The Running Man
The Running Man – 1963 | 103mins | Drama | Colour
Carol Reed’s The Running Man came from Shelley Smith’s crime novel The Ballad of the Running Man, the title of which was shortened. Two cherished members of Reed’s professional family were with him again, Krasker and Alwyn. John Mortimer, a respected novelist and playwright with a flair for well-made courtroom stories, was hired to write the screenplay. An established star, Laurence Harvey, and two performers whose careers were quickly ascending, Alan Bates and Lee Remick, were hired for the lead roles, and Columbia provided a large enough budget for location shooting in Spain, where most of the story is set.
The film’s plot is set in motion when Black (Harvey) crashes his plane in the ocean and dissembles his own death so as to be able to collect the insurance. After first adopting the mask of Charles Erskine, a shoe salesman, he heads quickly for Malaga; there he soon finds himself at a bar with a drunken Australian named Jim Jerome (John Meillon), who conveniently forgets his passport. Presto! Rex has a new identity. After his wife Stella (Remick) joins him, the two are agitated by the appearance of Stephen Maddox. ‘What a coincidence’, he remarks. The rest of the movie is built on the razor-edge quandary of whether he is telling the truth or is spying on the guilty couple for the insurance company.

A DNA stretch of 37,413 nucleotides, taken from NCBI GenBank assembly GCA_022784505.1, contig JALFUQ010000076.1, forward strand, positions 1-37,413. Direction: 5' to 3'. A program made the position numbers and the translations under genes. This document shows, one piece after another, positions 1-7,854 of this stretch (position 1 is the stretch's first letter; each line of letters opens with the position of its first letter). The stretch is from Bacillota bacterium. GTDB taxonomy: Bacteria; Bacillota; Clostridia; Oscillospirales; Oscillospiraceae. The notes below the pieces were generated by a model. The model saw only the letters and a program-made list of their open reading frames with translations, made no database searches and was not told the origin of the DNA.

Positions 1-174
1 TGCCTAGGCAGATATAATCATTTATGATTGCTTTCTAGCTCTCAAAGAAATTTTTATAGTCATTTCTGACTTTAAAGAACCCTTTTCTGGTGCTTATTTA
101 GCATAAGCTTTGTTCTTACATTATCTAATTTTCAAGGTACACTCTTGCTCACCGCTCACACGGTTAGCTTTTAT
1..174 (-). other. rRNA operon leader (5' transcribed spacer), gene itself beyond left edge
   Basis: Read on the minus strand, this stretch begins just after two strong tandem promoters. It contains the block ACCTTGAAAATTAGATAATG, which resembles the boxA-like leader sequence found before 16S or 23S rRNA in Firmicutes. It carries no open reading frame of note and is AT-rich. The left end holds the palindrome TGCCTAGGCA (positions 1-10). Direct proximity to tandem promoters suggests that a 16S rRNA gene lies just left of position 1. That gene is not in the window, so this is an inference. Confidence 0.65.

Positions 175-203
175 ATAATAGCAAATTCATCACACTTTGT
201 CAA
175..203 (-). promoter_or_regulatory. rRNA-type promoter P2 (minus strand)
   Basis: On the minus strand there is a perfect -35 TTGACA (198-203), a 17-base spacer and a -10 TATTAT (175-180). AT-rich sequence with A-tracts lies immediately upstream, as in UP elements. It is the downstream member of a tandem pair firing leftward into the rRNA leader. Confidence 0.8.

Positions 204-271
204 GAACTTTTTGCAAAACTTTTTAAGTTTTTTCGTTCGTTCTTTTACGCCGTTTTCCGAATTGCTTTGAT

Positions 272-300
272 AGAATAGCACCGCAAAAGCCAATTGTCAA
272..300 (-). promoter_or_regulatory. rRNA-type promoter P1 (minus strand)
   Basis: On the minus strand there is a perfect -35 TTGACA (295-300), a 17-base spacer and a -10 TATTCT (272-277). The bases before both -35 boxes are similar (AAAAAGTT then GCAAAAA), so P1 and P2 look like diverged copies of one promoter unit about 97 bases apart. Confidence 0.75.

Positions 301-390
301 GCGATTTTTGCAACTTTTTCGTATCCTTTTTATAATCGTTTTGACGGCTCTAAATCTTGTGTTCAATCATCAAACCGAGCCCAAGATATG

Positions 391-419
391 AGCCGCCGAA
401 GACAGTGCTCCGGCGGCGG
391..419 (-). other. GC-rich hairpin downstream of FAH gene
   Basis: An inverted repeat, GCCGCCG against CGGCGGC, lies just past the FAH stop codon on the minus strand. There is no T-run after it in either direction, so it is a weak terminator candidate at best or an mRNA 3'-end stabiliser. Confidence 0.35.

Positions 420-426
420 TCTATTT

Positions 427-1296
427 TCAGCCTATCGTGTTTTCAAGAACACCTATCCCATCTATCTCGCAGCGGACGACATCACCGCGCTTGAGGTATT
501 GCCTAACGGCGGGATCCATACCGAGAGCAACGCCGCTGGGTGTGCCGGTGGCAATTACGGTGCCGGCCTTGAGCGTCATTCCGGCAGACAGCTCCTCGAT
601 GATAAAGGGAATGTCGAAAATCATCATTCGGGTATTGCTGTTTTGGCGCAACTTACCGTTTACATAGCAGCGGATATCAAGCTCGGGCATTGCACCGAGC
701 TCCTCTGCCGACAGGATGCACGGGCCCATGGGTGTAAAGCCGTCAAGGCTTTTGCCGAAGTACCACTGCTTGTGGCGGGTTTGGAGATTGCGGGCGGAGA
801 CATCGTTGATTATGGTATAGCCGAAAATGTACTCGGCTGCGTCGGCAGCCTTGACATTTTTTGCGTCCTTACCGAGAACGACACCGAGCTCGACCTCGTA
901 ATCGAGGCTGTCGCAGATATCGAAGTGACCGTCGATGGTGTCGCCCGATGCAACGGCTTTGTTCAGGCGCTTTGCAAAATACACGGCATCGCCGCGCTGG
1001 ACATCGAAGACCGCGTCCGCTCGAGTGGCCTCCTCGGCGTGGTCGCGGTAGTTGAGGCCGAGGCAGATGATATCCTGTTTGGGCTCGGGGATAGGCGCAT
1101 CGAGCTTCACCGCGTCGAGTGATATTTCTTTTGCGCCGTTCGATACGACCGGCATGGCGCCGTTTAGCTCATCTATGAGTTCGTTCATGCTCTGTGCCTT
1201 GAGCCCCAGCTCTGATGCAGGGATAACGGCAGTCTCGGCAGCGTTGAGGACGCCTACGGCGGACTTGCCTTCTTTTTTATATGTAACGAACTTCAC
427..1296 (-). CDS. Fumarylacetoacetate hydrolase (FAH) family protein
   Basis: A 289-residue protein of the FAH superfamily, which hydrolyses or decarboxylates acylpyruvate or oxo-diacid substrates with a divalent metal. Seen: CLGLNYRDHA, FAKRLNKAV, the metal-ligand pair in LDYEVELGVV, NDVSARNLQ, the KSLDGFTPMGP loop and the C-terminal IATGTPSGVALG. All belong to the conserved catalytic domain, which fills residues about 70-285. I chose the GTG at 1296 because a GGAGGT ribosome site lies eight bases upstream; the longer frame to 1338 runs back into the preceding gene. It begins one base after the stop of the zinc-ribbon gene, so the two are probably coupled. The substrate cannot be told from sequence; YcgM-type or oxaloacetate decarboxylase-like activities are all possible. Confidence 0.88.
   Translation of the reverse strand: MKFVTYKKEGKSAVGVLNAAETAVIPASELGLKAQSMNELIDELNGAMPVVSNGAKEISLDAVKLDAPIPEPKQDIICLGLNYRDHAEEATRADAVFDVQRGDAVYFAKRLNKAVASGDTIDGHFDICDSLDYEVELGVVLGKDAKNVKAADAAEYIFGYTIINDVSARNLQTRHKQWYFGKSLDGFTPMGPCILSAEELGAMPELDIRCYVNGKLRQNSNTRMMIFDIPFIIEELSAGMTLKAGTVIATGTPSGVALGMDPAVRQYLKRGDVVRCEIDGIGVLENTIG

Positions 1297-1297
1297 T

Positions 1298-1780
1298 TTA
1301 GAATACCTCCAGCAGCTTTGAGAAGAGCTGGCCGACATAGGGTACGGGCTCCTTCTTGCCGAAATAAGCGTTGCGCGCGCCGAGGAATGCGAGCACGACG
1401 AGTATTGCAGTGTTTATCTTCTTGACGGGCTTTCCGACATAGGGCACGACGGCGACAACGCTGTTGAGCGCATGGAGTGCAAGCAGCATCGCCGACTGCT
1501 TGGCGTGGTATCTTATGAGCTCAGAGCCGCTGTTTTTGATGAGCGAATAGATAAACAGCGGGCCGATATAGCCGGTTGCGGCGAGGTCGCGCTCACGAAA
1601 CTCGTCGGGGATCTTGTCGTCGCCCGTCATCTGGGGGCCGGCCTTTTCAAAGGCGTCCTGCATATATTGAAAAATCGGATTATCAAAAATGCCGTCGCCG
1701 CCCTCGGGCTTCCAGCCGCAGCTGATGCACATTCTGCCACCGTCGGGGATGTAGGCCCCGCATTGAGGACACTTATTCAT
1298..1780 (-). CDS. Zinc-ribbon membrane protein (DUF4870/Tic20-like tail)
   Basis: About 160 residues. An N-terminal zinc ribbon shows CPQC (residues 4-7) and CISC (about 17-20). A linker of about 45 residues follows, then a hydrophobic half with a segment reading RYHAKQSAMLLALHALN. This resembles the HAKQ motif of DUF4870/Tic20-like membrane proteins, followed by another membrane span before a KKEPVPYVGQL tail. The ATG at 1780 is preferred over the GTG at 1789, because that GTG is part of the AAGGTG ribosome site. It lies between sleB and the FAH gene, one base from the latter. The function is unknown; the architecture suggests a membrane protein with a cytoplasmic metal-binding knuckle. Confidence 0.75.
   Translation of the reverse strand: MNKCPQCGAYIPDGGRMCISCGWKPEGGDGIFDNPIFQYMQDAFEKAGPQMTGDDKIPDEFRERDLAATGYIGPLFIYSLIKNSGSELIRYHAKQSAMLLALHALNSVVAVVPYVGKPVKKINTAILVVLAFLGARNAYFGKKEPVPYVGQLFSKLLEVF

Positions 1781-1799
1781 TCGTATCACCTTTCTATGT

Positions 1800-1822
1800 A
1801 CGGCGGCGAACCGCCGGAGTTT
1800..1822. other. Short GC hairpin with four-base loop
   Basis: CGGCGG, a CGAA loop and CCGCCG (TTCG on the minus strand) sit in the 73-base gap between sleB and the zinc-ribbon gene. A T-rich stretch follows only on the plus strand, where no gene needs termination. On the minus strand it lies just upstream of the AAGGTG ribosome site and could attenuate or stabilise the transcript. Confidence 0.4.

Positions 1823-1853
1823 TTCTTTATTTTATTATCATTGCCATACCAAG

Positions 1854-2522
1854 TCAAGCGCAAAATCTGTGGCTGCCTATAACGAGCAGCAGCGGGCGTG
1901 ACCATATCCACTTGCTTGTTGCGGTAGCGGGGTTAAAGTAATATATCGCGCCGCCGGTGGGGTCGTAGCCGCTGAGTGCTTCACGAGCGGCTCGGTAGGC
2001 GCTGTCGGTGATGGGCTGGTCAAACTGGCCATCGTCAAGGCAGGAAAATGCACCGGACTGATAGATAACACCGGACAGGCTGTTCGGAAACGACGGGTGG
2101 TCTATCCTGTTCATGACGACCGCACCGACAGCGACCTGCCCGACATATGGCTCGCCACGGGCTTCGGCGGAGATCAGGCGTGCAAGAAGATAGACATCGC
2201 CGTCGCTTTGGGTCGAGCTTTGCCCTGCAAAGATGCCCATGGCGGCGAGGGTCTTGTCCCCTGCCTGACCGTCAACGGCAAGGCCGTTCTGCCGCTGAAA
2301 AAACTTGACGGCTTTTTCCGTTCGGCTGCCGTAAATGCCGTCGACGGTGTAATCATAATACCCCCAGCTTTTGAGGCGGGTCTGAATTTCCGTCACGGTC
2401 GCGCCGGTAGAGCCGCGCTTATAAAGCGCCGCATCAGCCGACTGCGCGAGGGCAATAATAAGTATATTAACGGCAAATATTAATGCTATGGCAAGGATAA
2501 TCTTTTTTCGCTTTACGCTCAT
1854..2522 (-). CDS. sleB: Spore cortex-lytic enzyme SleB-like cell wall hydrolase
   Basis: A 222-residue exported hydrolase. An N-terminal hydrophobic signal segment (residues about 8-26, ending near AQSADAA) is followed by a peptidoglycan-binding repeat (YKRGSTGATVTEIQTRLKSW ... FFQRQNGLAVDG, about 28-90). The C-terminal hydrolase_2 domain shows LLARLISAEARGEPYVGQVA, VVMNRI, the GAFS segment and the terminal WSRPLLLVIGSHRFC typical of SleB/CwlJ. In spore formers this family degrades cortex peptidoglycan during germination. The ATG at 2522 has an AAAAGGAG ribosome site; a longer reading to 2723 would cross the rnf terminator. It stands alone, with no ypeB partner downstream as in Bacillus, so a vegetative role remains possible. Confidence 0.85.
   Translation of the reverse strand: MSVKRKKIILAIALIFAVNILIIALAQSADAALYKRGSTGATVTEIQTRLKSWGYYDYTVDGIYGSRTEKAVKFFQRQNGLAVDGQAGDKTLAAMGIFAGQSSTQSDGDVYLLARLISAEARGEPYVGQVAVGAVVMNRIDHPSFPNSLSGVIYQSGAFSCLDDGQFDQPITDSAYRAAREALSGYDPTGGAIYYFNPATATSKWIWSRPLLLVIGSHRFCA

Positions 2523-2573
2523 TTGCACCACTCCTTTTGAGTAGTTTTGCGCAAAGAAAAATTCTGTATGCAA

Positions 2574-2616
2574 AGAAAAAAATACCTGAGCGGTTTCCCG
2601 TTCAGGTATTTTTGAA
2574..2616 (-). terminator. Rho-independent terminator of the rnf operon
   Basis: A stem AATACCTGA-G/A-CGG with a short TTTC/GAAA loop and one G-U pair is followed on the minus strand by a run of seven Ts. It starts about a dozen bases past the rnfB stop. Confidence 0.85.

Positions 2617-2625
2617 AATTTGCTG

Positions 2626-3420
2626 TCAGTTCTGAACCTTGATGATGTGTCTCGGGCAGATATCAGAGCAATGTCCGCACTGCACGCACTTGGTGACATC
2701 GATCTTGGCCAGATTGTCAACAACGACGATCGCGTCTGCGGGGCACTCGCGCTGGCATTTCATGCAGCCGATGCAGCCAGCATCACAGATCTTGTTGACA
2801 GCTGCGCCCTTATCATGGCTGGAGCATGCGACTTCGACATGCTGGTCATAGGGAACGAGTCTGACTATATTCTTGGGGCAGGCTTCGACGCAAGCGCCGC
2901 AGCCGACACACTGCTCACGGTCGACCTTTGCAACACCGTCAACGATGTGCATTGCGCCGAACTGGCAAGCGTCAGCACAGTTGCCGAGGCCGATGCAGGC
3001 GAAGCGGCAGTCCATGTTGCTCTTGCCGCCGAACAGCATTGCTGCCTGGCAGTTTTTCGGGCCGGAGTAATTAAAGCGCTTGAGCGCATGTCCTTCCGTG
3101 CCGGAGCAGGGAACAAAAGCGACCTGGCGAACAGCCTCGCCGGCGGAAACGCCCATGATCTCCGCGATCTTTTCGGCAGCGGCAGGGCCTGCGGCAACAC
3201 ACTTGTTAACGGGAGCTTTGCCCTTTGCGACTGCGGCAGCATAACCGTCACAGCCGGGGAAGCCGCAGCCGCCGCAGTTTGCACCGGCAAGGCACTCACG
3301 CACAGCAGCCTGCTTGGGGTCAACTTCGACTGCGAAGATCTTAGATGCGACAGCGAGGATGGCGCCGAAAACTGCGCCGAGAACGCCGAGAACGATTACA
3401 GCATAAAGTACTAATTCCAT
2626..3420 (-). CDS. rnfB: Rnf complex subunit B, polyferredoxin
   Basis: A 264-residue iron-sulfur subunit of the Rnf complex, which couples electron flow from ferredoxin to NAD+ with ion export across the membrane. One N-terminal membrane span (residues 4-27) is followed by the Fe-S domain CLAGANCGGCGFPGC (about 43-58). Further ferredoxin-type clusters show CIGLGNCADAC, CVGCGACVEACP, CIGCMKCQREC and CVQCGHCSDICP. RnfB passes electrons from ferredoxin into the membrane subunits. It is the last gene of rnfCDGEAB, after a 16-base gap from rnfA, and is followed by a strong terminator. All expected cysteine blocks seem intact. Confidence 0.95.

Having thus wrenched the course of events in an improbable direction to create suspense, the film-makers use equally contrived situations to create an ironic conclusion. Fleeing the Spanish police after an unsuccessful attempt at killing Stephen, Rex happens to pass an airport, finds an idle plane with the keys in it and takes it aloft. Short of gas, he goes down over the ocean and dies muttering about life insurance policies. Since the film began with Rex’s ‘funeral’ after faking his death in the first accident, his ultimate fate has the look of a contrived framing device. Still, if one can accept the awkward scaffolding of The Running Man, there is a good deal of fine detail and workmanship to admire in the plot; an ingratiating mix of wit, suspense and pungent dialogue; and several piquant surprises.
Carol Reed: Director
John Stoll: Art Direction
Robert Krasker: Cinematography
Bert Bates: Film Editing
George Scott: Makeup Department
George Frost: Makeup Department
William Alwyn: Music
Muir Mathieson: Music Direction
Carol Reed: Producer
John Mortimer: Script
Claude Hitchcock: Sound Department
Bob Jones: Sound Department
Peter Thornton: Sound Department